Practicality levels are good, with plenty of headroom for those in the back and equally as much for those in the front. As a result of its hybrid powertrain, the GTE’s petrol tank is located under a raised boot floor, and this reduces the luggage capacity to 272 litres — more than 100 litres less than the regular car’s. Also, because the GTE’s batteries are located under the rear, you can’t drop the seats completely flat.
What’s the spec like?
As one of the more ‘premium’ specifications in the Golf range, the GTE comes with a decent amount of standard equipment. Our Advance-spec car came with Volkswagen’s latest Discover Navigation infotainment system, heated front seats and 18-inch wheels.
The satellite navigation is also in-built with the ability to identify potential destinations within the car’s all-electric range, as well as charging points nearby. In addition, you get DAB radio included as well as Bluetooth connectivity.
The Volkswagen Golf GTE is somewhat of a mixed bag.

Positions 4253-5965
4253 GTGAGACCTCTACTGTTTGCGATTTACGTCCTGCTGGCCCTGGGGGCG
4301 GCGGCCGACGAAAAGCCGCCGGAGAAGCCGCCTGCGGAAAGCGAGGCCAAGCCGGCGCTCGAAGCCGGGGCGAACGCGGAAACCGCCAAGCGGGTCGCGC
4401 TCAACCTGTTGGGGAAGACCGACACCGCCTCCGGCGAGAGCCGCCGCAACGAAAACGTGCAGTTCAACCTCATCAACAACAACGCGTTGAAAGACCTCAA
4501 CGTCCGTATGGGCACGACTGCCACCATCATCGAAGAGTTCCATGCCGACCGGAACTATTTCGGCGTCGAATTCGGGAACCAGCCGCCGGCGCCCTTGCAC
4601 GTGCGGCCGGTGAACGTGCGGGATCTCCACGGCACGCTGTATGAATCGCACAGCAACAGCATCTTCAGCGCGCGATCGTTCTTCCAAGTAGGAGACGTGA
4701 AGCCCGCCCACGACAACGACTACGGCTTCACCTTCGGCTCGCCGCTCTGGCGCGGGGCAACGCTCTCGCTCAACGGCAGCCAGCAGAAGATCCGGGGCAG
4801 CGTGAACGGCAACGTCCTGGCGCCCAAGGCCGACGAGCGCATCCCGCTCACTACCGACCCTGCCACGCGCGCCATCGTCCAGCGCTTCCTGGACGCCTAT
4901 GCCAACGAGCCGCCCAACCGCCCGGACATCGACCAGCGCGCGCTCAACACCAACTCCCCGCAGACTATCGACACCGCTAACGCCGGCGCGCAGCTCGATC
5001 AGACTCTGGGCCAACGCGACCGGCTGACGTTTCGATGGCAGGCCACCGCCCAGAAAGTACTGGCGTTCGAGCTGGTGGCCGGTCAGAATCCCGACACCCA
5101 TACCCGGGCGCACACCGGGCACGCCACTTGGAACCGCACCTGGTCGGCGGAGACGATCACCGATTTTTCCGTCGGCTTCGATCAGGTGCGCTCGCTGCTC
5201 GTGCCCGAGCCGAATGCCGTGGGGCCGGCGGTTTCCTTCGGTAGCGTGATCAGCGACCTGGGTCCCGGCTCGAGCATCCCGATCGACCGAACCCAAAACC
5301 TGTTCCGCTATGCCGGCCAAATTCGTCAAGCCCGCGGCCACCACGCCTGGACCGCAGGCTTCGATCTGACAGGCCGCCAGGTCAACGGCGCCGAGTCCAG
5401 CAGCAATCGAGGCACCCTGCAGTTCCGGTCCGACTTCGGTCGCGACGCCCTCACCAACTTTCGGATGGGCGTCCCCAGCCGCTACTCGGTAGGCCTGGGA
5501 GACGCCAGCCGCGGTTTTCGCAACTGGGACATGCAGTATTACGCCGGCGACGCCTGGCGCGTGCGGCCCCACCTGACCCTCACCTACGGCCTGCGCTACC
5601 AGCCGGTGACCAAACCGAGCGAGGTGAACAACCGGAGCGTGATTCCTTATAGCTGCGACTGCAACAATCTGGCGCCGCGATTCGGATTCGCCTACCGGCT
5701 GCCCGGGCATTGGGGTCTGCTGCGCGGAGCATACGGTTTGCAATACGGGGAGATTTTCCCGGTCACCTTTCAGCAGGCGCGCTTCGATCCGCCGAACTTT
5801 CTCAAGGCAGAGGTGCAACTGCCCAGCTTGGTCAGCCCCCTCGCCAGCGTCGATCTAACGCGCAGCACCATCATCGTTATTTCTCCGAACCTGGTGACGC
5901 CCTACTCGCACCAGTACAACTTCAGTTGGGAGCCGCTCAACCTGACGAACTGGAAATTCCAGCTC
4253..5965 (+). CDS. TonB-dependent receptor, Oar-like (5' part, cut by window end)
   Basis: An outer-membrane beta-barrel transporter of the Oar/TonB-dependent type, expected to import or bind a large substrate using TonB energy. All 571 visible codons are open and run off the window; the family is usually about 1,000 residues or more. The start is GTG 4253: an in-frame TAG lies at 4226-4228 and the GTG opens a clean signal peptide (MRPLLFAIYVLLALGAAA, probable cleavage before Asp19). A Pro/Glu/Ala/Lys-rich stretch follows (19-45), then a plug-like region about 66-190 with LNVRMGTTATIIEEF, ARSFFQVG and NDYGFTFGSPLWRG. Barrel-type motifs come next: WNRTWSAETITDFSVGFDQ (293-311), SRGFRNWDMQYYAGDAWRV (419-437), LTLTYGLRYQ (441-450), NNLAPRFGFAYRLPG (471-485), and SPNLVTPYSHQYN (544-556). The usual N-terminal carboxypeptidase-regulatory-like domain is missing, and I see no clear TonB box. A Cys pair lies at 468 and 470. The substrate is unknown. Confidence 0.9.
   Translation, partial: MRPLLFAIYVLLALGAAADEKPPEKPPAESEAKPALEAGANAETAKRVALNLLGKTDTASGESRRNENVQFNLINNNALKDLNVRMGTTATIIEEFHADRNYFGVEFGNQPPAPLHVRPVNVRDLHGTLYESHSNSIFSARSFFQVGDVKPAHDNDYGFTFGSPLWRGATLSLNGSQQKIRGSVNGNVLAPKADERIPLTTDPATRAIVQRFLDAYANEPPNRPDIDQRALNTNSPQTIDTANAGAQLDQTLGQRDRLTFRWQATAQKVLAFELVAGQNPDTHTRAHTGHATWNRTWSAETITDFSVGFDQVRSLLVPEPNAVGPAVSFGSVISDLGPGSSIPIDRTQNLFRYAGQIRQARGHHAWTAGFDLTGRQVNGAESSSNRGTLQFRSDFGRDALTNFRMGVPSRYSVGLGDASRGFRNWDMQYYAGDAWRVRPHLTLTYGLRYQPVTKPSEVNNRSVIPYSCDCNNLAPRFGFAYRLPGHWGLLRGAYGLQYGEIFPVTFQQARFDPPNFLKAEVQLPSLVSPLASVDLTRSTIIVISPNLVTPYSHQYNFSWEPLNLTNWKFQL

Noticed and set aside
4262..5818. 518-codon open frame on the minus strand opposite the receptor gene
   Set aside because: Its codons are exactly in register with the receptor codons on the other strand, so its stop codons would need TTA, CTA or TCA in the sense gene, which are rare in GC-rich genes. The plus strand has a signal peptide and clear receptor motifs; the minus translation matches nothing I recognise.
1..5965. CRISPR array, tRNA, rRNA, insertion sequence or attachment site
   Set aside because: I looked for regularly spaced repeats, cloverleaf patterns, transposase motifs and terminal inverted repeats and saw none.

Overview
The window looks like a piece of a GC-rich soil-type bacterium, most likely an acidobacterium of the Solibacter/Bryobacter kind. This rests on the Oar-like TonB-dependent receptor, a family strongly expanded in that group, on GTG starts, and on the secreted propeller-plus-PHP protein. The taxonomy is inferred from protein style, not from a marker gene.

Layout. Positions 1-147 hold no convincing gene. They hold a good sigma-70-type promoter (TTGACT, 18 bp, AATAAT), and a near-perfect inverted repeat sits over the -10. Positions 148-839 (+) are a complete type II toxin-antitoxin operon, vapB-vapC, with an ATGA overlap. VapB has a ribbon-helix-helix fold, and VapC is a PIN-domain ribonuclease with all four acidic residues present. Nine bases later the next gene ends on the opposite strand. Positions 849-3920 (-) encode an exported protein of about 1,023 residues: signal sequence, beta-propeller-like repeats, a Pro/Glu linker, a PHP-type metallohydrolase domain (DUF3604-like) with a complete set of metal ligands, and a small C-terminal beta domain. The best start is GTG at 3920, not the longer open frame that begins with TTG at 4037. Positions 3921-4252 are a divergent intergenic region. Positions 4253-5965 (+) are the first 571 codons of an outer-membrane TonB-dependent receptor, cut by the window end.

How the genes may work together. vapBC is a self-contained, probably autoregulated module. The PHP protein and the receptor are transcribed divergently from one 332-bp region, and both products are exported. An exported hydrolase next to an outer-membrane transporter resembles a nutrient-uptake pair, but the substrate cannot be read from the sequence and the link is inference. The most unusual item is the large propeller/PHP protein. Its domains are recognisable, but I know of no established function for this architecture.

On the one hand, it’s very economical, offers a decent enough electric range and is thoroughly well built.
On the other, it lacks the poise or precision that you’d expect from a hot hatch.
If you’re after a truly involving and sharp to drive hatch, you may want to look elsewhere. However, if you’re looking to keep running costs low while doing so in a smart, well-styled and practical hatchback then the GTE could be for you.
VW Golf GTE
Model: Volkswagen Golf GTE
Engine: 1.4-litre turbocharged petrol with electric motor
Max speed: 138mph
0-60mph: 7.4 seconds
MPG (combined): 156.9 mpg / 1.8 L/100km